By Elizabeth Wong Barnstead, The Western Kentucky Catholic
The line of people processing from St. Francis of Assisi Parish’s fellowship hall into the new church building on Dec. 9, 2017 just kept coming – until the church was filled to capacity, with standing room only.
However, the several hundred parishioners and friends of the newly-built Todd County church did not seem to mind the close quarters.
They were gathered with Bishop William F. Medley to begin the dedication Mass of their new church, in what one parishioner called “your own church home.”
“It feels good to finally be in our church home,” said Mark Isaac, a parishioner interviewed by The Western Kentucky Catholic after the liturgy.
Isaac said it was a “joyous feeling” because for the longest time, “we felt we’d never come to this day.”
“The turnout was amazing,” he said. “My hope and prayers are that we continue to grow and expand. It’s amazing; I love it.”
St. Francis of Assisi Parish had been established in March 2016, through merging the parishes of St. Susan in Elkton and SS. Mary and James in Guthrie.
Several years ago, both parishes had been wondering how to address the slowly-but-surely growing Catholic demographic, largely due to the many Latino families moving to the area. The communities were all but outgrowing their respective parish churches.
Then, SS. Mary and James’ church and parish hall tragically burned down in an electrical fire in 2015.
Because both parishes already shared many resources – as well as a priest, Fr. Frank Ruff, GHM – they began discussing building a brand-new church for both communities to become one.
The property for the new church was donated by parishioners Ed and Dorothy Slack, and the groundbreaking took place on Dec. 8, 2016 – exactly a year and one day ago from the Dec. 9, 2017 dedication.
The sense of two parishes becoming one new family was apparent in the dedication Mass being bilingual, with ample involvement from both Spanish-speaking and English-speaking parishioners.
Bishop Medley gave his homily in English, with Deacon Chris Gutiérrez, diocesan director of Hispanic ministry, standing beside him as Spanish interpreter.
“To approach the altar for sacrifice is to draw near to God,” said the bishop. “The altar is a symbol of great communion with God.”
After the bishop’s homily and after the recitation of the Nicene Creed, the choir sang the Litany of the Saints as all knelt in prayer.
Bishop Medley then anointed the altar with sacred chrism, a blessed oil made of olive oil and Balsam-scented oil and used for specific occasions such as ordinations and baptisms. The walls of the church were also anointed with the chrism.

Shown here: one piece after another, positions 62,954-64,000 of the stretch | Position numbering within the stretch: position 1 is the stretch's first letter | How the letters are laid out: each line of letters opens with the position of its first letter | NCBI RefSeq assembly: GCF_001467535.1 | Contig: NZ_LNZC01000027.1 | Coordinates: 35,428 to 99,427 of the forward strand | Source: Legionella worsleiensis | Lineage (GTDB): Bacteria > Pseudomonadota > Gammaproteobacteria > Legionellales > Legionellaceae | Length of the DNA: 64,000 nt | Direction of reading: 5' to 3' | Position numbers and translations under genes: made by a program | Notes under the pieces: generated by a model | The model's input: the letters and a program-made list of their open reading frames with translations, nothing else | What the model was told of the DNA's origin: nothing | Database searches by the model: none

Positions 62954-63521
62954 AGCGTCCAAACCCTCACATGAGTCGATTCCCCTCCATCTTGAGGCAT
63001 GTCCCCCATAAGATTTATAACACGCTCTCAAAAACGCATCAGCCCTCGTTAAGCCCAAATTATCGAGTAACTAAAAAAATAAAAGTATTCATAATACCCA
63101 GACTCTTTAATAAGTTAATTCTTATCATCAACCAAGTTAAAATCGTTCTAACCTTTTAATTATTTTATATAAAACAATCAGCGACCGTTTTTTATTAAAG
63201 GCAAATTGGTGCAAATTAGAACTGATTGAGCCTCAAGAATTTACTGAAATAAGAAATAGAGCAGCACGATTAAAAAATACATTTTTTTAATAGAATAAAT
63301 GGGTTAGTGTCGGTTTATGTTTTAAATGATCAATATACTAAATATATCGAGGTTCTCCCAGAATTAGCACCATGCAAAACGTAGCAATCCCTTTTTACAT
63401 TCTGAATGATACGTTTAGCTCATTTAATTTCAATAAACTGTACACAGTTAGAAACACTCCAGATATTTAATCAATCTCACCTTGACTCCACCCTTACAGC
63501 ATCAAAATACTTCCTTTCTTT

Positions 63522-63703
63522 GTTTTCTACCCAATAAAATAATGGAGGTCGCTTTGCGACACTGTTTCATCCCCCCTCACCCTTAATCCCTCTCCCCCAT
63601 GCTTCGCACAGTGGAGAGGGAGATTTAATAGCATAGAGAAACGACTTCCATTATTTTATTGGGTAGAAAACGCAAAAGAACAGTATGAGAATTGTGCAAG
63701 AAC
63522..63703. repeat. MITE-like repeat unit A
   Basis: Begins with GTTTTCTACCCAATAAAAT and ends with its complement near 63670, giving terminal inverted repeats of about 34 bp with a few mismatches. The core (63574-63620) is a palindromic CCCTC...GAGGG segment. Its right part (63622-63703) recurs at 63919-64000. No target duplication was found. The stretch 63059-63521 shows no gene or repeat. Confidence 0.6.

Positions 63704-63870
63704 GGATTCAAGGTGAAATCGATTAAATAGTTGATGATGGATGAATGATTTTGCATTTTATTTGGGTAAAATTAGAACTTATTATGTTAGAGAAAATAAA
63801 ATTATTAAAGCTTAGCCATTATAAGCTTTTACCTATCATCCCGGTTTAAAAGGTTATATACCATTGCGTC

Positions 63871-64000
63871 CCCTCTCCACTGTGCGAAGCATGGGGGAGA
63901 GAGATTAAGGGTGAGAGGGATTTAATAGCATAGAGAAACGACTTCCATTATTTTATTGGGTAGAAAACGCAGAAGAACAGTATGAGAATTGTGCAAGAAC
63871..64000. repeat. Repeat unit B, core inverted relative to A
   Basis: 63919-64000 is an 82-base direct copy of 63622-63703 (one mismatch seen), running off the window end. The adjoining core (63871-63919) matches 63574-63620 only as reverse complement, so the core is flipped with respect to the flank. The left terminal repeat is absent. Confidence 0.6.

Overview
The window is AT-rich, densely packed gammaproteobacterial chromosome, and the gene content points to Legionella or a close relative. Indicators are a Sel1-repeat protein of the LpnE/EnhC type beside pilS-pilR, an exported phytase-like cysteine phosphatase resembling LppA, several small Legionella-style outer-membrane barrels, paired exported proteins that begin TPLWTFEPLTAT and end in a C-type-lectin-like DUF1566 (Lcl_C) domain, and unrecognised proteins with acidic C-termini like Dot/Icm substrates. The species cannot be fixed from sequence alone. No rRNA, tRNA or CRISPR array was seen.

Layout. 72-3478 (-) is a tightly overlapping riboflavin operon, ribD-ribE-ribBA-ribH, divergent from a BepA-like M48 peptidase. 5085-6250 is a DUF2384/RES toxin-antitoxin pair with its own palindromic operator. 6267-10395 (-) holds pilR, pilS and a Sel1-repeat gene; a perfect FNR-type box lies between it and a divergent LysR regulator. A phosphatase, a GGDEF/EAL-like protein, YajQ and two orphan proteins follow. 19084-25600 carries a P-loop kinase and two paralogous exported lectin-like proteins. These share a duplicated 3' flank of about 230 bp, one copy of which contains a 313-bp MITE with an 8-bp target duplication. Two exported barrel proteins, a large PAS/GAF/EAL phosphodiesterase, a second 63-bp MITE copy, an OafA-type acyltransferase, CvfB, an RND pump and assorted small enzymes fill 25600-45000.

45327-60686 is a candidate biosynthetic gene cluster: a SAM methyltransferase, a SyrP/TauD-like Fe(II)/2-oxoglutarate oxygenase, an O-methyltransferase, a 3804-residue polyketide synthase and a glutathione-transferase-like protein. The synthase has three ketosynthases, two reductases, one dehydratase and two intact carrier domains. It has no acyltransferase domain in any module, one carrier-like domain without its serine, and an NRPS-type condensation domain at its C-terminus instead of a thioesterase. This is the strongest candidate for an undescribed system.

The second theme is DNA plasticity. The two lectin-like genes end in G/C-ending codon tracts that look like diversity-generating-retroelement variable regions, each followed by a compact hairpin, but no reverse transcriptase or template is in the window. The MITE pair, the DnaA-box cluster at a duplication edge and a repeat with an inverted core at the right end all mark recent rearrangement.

“We now anoint this altar and building,” prayed the bishop. “May God in his power make them holy, visible signs of the mystery of Christ and his Church.”
The church was then incensed as the bishop prayed that “as this building is filled with fragrance so may your Church fill the world with the fragrance of Christ.”
Deacon Heriberto Rodriguez, the parish life coordinator, set the brand-new Paschal Candle before the baptismal font. The church, which had been in partial darkness until this point, was illuminated as all of the church’s lights were turned on and the sanctuary candles were lit.
At the conclusion of Mass, the bishop told the parish community to continue spreading the Gospel.
“You are the living stones upon which the Body of Christ continues to be built,” said the bishop.
A celebration in the fellowship hall followed the Mass, and the meal was served by members of the local Mennonite community.
The Rev. Buck Tidwell, pastor of nearby Tiny Town Baptist Church, was also present at the Mass and celebration afterwards.
Rev. Tidwell’s congregation had opened their church doors to the local Catholics, after the 2015 fire left the latter without a place to worship.
The many Christian communities in Todd County have had a strong history of collaboration to serve the greater area. But the relationship between Tiny Town Baptist and St. Francis of Assisi blossomed even more during the two years of sharing a building.
Rev. Tidwell told the WKC that the day was bittersweet, as they had spent “over 120 weeks together.”
“It is a great thing for them to have their own church,” he said, but “we’ve made friends and memories together. It’s good, but also a little sad.”
Fortunately, their relationship will continue, even if the two do not share a building. They will continue “helping the community together,” along with their fellow Christian communities, he said.
Deacon Rodriguez told the WKC in a Dec. 13 follow-up interview that the day was certainly one of mixed emotions.
“We have a strong relationship (with Tiny Town),” he said. “We cannot forget the years they helped and supported us.”
At the same time, “we are happy that we are in our new home,” said Deacon Rodriguez. “It looks great, and it feels like home, and it feels like community.”
This story originally ran in the January 2018 issue of The Western Kentucky Catholic.